Sussing out Substance: The Economic Substance Regime in Barbados
Updated: Mar 10
The Business Companies (Economic Substance) Act, 2018 – 41 (the “ES Act”) was enacted in Barbados on 1 January 2019 in response to Action 5 of the OECD’s Action Plan on Base Erosion and Profit Shifting.
Barbados is not unique in this context and similar legislative enactments have been implemented in a number of leading international financial services jurisdictions such as Anguilla, the Bahamas, Bahrain, Bermuda, British Virgin Islands, Cayman Islands, Guernsey, Isle of Man, Jersey, Turks and Caicos Islands.
In essence, the ES Act requires a Barbados resident company to satisfy an economic substance act in relation to any relevant activity carried on by it.
Who is a “resident company” and what is “relevant activity”?
A resident company is defined in the ES Act as a company whose business is centrally managed and controlled from Barbados. It is therefore focused on companies which are tax resident in Barbados and seek to enjoy the benefits of the corporate tax regime applicable in Barbados.
The ES prescribes 9 types of relevant activity as follows:
(a) banking business; (b) insurance business; (c) fund management business; (d) finance and leasing business; (e) headquarters business; (f) shipping business; (g) holding company business; (h) intellectual property holding business; and (i) distribution and service centre business.
What is the economic substance test?
The test for economic substance prescribed in the ES Act has four limbs and requires the following in relation to the conduct of the relevant activity by a resident company:
(a) direction, management and control of the relevant activity in Barbados; (b) having regard to the level of relevant activity: an adequate number of employees who are physically present in Barbados, adequate expenditure incurred in Barbados, and adequate physical assets in Barbados; (c) conduct of the core income generating activities in Barbados; and (d) where its core income generating activities are carried out by another entity, the ability to monitor and control the conduct of that activity by the other entity.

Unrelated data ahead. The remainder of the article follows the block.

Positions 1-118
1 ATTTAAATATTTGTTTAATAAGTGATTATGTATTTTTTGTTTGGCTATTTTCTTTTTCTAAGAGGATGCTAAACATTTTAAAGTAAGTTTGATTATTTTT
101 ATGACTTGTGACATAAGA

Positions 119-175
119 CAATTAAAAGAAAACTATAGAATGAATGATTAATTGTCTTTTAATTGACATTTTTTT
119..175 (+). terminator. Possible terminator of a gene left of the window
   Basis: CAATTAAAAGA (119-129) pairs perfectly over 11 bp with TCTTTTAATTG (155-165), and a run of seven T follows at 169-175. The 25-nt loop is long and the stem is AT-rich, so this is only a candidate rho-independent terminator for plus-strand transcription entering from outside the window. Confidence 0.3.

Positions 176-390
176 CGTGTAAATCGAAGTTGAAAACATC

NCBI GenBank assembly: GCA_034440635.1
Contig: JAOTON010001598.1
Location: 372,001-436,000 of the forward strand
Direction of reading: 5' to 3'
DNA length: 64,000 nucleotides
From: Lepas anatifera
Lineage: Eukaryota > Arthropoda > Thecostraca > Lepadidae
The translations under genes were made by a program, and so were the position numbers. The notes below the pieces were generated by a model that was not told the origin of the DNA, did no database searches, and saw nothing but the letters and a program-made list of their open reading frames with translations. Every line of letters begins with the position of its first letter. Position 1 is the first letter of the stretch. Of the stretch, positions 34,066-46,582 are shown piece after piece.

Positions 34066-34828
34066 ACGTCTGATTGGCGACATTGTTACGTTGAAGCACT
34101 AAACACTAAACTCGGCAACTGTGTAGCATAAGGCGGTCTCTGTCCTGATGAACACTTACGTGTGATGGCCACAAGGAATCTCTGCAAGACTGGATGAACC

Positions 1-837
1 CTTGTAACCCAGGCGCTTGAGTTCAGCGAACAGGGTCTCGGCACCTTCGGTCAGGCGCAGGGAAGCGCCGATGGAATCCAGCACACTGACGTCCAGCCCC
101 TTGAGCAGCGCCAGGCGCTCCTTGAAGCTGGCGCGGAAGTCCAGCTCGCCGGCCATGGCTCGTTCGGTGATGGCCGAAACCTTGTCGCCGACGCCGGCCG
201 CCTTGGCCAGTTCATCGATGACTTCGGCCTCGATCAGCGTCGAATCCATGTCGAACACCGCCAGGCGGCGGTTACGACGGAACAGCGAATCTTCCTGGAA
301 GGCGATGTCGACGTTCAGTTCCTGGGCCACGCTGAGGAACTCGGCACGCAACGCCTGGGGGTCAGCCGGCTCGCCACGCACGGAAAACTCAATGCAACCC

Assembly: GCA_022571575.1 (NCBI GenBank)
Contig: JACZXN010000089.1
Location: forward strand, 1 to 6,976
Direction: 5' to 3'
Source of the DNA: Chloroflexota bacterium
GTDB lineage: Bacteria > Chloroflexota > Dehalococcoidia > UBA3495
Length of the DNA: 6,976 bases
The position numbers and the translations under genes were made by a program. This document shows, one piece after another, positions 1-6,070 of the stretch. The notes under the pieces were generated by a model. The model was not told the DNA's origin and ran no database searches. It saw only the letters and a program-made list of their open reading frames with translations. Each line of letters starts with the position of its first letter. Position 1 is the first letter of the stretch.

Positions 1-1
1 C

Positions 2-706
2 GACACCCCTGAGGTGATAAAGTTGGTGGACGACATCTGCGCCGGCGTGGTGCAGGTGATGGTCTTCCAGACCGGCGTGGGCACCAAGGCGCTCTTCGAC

In relation to the direction, management and control of the relevant activity in Barbados, this limb of the test will be satisfied where:
(a) meetings of the board of directors are held in Barbados with adequate frequency having regard to the amount of decision making required at that level; (b) at meetings of the board of directors, there is a quorum of directors who are physically present in Barbados; (c) the minutes of such board meetings record the making of strategic decisions at the meeting; (d) directors possess the necessary knowledge and expertise to discharge the duties of the board of directors; and (e) the minutes of all board meetings and records of the company are maintained in Barbados.
In relation to intellectual property holding business, as intellectual property is deemed to be vulnerable to a greater risk of profit shifting from high to low (or no) tax jurisdiction as a highly mobile activity, the application of the economic substance test is different from other categories of business. Please feel free to contact us to discuss this further, should this be relevant for your business.
What are the consequences of non-compliance with the ES Act?
The consequences of non-compliance with the ES Act or failure of the economic substance test are varied and include financial penalties, disclosure to the competent authority in the jurisdictions where the holding company, ultimate holding company and ultimate beneficial owner(s) reside, as well as enforcement action.
It is also important to note that a failure to provide information required by the regulator or provision of inaccurate information to the regulator attracts a penalty. A right of appeal exists in relation to penalties which have been ordered by the regulator.
What does this mean for you?
If you have, advise or are otherwise responsible for a Barbados resident company whose activities could constitute “relevant activity”, you should seek legal advice as to the extent to which the ES Act may be applicable. If the ES Act is applicable, a critical assessment should be made as to whether the company’s activities satisfy the economic substance test and steps taken to supplement substance in Barbados.
by Tara E. Frater, Principal, FT Legal Attorneys-at-Law